Oni through a Positive Lens
Japanese society has welcomed a new way of interpreting the oni as a being of kindness and selflessness through their appearance in literature. An example can be seen through the classic children's story, Naita Akaoni (Red Oni Who Cried). Through writing this story, author Hamada Hirosuke said that his goal was to re-define the oni as a being that spreads compassion. Inoue Yasushi is another literary icon of the twentieth century that portrayed the oni without violent or evil connotations. Inoue instead depicted the oni as a deceased person, which is similar to the way that the Chinese had initially interpreted the oni. While Reider tells us that the oni portrayed by these two authors did not have negative characteristics, there was still an embedded idea that the oni carries "cultural baggage" (170). By viewing oni through a positive lens, Hamada and Inoue offer a fresh and modern take on the oni.
Hamada Hirosuke's strory: Naita Akaoni (Red Oni Who Cried)
"Once upon a time, there were two ogres. One was red, and the other was blue. The red ogre (oni translated to English) wanted to become friends with children in a village nearby. So, the red ogre put up a sign in front of his house: Home of a Gentle Ogre, All Are Welcome, Tea and Tasty Cakes Available. But no one showed up, and the red ogre grew puzzled, sad, and angry. "I'm such a kind ogre -- why would nobody visit me?" Despairing, the red ogre even tore down the sign: "This is useless." Moved by his friend's feelings, the blue ogre said, "Look, I have a plan." The blue ogre's plan was for him to pretend to terrorize children and then have the red ogre chase him off, "rescuing" them from him. The plan went without a hitch, and the red ogre became the most popular creature among the children, and all came to play with him. After a happy day of enjoying the children's company, the red ogre found a letter from the blue ogre. The letter said, "My Dear Red Ogre, if people find out that you are a friend of the Bad Blue Ogre's, they will not let the children come to you any more. So, I'm leaving. Please live happily with the children. Goodbye. Blue Ogre." The red ogre cried out, "Blue Ogre is gone! A dear friend of mine! He is gone!" And he wept. The red ogre and the blue ogre were never to see each other again."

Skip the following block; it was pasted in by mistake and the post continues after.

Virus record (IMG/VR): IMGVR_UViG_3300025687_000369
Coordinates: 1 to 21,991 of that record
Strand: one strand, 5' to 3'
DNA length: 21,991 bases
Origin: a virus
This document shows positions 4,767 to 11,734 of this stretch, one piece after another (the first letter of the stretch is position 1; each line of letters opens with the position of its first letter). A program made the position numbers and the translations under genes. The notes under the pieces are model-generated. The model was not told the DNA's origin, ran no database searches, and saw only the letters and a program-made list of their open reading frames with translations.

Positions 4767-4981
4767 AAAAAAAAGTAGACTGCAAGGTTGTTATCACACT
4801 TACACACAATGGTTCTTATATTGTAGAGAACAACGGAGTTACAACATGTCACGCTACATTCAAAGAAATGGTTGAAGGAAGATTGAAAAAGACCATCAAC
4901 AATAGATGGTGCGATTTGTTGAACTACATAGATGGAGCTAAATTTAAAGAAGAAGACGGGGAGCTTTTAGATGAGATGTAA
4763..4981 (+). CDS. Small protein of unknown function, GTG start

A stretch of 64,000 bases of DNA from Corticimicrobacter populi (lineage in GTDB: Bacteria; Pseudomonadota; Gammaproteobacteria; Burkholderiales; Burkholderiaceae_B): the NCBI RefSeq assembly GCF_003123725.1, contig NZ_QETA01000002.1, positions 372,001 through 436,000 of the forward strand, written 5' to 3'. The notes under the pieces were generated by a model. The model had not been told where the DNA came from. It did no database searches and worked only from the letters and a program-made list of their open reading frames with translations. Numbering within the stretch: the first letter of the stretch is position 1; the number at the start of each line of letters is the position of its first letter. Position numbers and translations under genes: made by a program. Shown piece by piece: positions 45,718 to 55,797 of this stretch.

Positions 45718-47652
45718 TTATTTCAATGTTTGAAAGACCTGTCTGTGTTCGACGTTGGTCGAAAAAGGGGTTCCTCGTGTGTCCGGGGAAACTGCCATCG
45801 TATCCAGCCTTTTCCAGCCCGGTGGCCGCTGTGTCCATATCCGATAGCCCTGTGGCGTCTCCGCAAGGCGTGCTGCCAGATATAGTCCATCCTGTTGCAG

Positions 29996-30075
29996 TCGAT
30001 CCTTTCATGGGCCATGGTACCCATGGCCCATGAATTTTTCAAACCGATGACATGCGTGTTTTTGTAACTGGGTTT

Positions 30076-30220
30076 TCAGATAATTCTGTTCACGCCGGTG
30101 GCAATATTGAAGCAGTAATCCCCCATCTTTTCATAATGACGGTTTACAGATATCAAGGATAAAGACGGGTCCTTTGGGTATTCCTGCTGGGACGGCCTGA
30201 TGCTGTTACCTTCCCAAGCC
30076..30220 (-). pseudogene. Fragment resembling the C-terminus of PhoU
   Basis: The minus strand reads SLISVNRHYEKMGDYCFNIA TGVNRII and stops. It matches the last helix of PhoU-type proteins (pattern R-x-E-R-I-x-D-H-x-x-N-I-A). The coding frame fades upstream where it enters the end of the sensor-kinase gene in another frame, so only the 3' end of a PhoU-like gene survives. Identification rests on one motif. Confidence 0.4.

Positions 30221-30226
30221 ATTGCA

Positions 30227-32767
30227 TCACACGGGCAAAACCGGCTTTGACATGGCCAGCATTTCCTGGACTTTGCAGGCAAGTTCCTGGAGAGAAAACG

(Found on Critical Montages, author: Yoshi)
The blue oni in this story acts out of kindness and selflessness to help the red oni who is determined to be viewed as friendly, which contrasts the negativity commonly associated with oni. Reider's underlying tone of "cultural baggage" however can still be seen within in the story's plot. When asked why the author chose to depict oni in such a way, Hamada responded, "I felt that I should like to bestow a good intention on the oni. If the reader pities the well-intended oni and feels compassion towards him, then such a sentiment would undoubtedly be extended to thoughtfulness and compassion for other people's feelings" (Reider quoting Hamada 171). Like many other children's stories, Hamada is trying to instill morals within children and alter the appearance of themes within society. According to Reider, Hamada's story began the notion of oni fiction depicting oni as an alter ego of people (171).
Reaching beyond children's literature, Japanese novelist Inoue Yasushi placed the positive oni in a new scene and developed it in one of his autobiographical short stories, "Oni no hanashi" (Story of Oni, 1970). Within his story, Inoue developed the oni not as horrifying but as a deceased person. This notion is similar to the early Chinese depiction of the oni of being a soul or spirit of the dead. For instance, the narrator in the story had a deceased uncle who he thought had turned into an oni because he had seen mental images of his dead uncle with horns jetting out of his forehead. The narrator noted within the story that while his uncle had horns, his face was not frightening but rather, it was a realistic depiction of his appearance when he was alive. Since his uncle had not taken on evil qualities with his transformation into an oni, the narrator was sympathetic to him because of the positive memories he associated with the oni (Reider 174). Through both Inoue and Hamada, oni have begun to take on positive connotations which may help to further explain the motivation of getting the oni as a tattoo.